[June is Pride Month, and this year we're celebrating by honoring 30 LGBTQ firsts. To see the full list, visit nbcnews.com/pride30.]
Pete Buttigieg wasn't the first openly gay candidate in a major political party to run for president. That honor went to Fred Karger, the California political consultant who launched a long-shot campaign during the 2012 Republican primary.
Karger failed to secure a single delegate and was denied invitations to any of the debates. Buttigieg (narrowly) took the Iowa caucuses, becoming the first gay candidate to win a primary contest, and he performed well in New Hampshire.
Their success and party affiliations aren't the only differences between the two men: Karger was a wealthy 62-year-old former actor who donated almost $6 million of his own money toward his campaign and bragged that he was in the race specifically "to throw a wrench into Romney's run," referring to Mitt Romney, the eventual Republican nominee.
Buttigieg was the 38-year-old former mayor of South Bend, Indiana — the youngest candidate in a primary with four candidates over 70. He was also a graduate of Harvard and Oxford, a Rhodes scholar, a polyglot and a Navy lieutenant who saw combat in Afghanistan. Buttigieg campaigned on health care and immigration reform, addressing climate change and earmarking $1 trillion for infrastructure projects.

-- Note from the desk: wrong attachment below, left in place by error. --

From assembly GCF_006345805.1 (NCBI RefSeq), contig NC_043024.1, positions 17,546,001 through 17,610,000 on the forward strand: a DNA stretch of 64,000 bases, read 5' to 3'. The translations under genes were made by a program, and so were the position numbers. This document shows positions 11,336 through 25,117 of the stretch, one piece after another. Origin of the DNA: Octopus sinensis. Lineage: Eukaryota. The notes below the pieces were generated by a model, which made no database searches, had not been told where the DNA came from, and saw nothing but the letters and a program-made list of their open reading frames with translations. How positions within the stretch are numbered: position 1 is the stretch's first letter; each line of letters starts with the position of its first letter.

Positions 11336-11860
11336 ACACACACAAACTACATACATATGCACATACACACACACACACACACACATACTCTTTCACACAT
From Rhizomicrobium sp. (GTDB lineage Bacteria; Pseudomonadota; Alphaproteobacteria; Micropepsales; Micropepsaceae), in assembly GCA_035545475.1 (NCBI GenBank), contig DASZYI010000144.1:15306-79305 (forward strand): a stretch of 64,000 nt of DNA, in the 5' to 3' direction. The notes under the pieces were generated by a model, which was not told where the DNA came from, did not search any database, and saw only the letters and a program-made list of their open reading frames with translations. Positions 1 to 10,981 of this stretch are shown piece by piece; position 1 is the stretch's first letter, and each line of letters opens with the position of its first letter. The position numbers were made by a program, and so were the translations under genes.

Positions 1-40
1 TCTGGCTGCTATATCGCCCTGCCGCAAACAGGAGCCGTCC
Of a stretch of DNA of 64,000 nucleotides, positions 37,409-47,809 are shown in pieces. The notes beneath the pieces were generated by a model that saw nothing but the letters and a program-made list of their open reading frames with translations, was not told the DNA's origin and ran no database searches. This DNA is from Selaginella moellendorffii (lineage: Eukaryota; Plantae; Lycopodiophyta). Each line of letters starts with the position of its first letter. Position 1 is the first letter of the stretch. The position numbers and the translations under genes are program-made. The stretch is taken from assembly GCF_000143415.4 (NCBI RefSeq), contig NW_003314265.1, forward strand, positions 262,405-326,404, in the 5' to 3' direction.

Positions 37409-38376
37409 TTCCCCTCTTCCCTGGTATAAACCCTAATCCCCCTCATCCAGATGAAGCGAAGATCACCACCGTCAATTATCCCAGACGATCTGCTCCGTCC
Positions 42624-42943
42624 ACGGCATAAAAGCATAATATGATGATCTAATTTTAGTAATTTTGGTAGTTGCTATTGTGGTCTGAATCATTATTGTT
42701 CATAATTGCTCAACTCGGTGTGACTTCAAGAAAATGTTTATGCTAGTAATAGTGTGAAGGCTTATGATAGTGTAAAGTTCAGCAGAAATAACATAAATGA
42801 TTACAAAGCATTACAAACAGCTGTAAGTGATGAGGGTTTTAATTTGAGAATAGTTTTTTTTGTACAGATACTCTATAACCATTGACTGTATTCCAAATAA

Buttigieg bowed out of the race in March 2020, but it wouldn't be long before he scored another political milestone: In February, he became the first openly LGBTQ presidential Cabinet member to be confirmed by the Senate for his Cabinet post. (President Donald Trump named Richard Grenell, who is openly gay, acting director of national intelligence for four months in 2020, but Grenell was never confirmed by the Senate for that role.)
Now 39, Buttigieg is the youngest person to have led the Transportation Department and the only primary rival Joe Biden tapped to serve in his administration after he picked Kamala Harris as his running mate. It was Harris — the first woman and the first Black and South Asian vice president — who swore Buttigieg in to office.
"You can really feel the history swirling around us when the vice president was swearing me in with my husband, Chasten, at my side," he said this year.
"There have been times in living memory where you couldn't have any job in the federal government if you were gay," he said. "Thousands of people lost their jobs, lost their livelihoods because of that kind of discrimination. So it's a really encouraging sign about the change that can happen but also a reminder that we've got a long way to go."
He's rolling up his sleeves to promote Biden's $1.7 trillion plan to revamp America's long-neglected infrastructure, including $88 billion for roads, rail and other transportation. While it has been a hard pill for Senate Republicans to swallow, it appears, as in the presidential race, that Buttigieg's sexuality isn't part of the debate.
"The great thing about public service is that you have an opportunity to deliver," Buttigieg said in February. "If you do a good job, nobody cares how old you are, nobody cares if you're gay. Nobody cares about anything in your life so much as you're making their lives better."